It has been almost four years since I stepped on stage at the Oklahoma City Grand Prix. WOW! Four Years?!?! That really seems like forever, plus one day ago. I had been wanting to be in a show for two years prior to making a commitment to compete in the GP. My friend who had been competing for several years gave me the best advice, “Just pick a show that you want to compete in, and do it.” I feel as if he made it sound easier than it really was, but that’s exactly what I ended up doing.
I legitimately had no idea what I was doing, so I ended up hiring a coach, who guided me through the nutrition and cardio aspects of prepping. I hired a second coach to teach me how to pose, which was honestly my favorite part of prep.
After two months of preparing for my first show, I finally woke up with abs, I am pretty sure that I started laughing because I was so excited. FINALLY, my hours and hours of cardio, and planned meals were starting to pay off.
My goal was to place top 5. I placed 5th.
That night, I drove back to my apartment in Tulsa, my roommate/best friend surprised me with chocolate covered strawberries, peanut butter pop tarts, champagne, and all sorts of candy. I basically ate it all. The next day I had a beer, mimosa, garlic knots, pizza, Asian food and my favorite peppermint brownie sundae…I threw up I was so miserably full.
I LOVED competing, it was exhilarating, fun, and gave me structure. But unfortunately, I ended up struggling with binge eating for years, YEARS after my show. I kept trying to prep for another show, and I just could not mentally handle the strict diet. My binge eating was starting to get to the point where I felt so much shame and guilt for eating that many excess calories. (Sometimes I would go to the grocery store just to get a roll of cookie dough. I didn’t even wait until I was home to open the cookie dough!!!!)
The rebound of competing in a show, combined with the inability to eat normally, caused me to gain an excessive amount of weight (relatively speaking). The real truth of it all for me is that I have been trying to get back down to a healthier body composition since the completion of my first show. Four years later, I don’t have “binge sessions” anymore, which has greatly helped me with achieve a better state of mind. Don’t let that fool you though, I still have my moments where I don’t feel confident, skinny enough, or fit enough.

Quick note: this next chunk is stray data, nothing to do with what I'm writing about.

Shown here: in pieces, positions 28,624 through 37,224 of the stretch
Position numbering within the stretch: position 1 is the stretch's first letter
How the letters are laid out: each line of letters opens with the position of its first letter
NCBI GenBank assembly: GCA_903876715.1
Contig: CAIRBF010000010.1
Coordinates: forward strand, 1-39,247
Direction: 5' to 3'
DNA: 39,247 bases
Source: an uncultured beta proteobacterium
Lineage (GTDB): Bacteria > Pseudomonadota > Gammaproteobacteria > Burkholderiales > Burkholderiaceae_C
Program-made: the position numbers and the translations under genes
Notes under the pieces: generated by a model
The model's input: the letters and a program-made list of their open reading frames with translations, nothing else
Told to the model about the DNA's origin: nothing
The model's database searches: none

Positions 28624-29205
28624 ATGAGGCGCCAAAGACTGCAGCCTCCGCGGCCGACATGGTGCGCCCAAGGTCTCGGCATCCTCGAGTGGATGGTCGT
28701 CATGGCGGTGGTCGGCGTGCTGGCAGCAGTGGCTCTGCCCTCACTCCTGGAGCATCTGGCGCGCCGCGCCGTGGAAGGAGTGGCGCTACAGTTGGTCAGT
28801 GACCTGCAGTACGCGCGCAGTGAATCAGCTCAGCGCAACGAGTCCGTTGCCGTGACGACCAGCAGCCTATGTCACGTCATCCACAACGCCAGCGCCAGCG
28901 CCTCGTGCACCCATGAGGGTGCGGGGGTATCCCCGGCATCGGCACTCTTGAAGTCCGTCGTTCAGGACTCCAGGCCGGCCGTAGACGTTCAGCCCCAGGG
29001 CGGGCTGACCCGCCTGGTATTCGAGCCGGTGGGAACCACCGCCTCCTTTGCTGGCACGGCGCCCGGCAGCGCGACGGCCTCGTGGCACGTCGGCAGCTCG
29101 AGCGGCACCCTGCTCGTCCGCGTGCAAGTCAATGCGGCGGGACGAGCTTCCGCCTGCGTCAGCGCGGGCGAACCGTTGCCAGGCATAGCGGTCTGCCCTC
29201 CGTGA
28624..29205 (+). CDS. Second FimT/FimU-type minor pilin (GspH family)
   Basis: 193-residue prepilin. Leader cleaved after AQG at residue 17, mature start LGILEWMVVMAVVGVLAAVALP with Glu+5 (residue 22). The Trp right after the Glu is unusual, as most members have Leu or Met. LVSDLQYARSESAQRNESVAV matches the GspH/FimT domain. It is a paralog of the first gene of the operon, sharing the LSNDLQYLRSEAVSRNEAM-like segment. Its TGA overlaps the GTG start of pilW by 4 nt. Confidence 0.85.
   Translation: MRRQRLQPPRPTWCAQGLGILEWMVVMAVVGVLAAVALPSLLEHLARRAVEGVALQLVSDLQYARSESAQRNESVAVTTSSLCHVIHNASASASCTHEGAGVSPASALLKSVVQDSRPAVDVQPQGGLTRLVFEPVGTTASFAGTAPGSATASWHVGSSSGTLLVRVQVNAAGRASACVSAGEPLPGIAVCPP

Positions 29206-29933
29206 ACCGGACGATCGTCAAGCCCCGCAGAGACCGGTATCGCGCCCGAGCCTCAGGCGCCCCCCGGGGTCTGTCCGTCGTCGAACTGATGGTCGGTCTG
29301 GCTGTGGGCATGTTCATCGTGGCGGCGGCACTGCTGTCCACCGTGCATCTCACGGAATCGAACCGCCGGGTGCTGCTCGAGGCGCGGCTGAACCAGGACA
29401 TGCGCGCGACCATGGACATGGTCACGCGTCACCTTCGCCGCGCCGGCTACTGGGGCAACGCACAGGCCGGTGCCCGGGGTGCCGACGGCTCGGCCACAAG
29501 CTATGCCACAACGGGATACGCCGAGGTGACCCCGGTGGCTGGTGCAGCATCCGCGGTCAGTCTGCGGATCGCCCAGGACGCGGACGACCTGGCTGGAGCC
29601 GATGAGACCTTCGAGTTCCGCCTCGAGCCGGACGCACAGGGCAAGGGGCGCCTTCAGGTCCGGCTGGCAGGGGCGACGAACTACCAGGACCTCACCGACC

Everyone struggles with their own internal battles and insecurities, because we all have egos (some are bigger than others). It might not always be physical insecurities that an ego latches onto, for some it could be status (i.e. fancy belongings that give other people the notion that you have money and come from status and power), or wealth. Our egos feed off of competition and suck us into a dark hole of negativity. Once you start down that ugly path, it feels even harder to get out of your “funk.”
Moral of the story, no matter where you are in your lifelong fitness journey, there will be fluctuations, and you must remember that your self-talk is more important to your well-being than you might realize. Yes, it is so important to put all of the best foods into your body and exercise daily, but it is so vital to feed your soul with positivity and love.
I am going to say it again, everyone struggles with their own internal battles and insecurities, but don’t forget to be kind to yourself. My body doesn’t look anything like these pictures posted above and below. But I have to remind myself constantly that our bodies are incredible, and no matter what you look like on the outside, your internal workings are always striving to keep you as healthy and happy as it can, in my opinion this is amazing.
You are your worst critic, so focus on putting great food into your body, staying active, and being positive! You got this!
People STILL ask me if I plan on ever competing again..the answer is that I don’t know! 🙂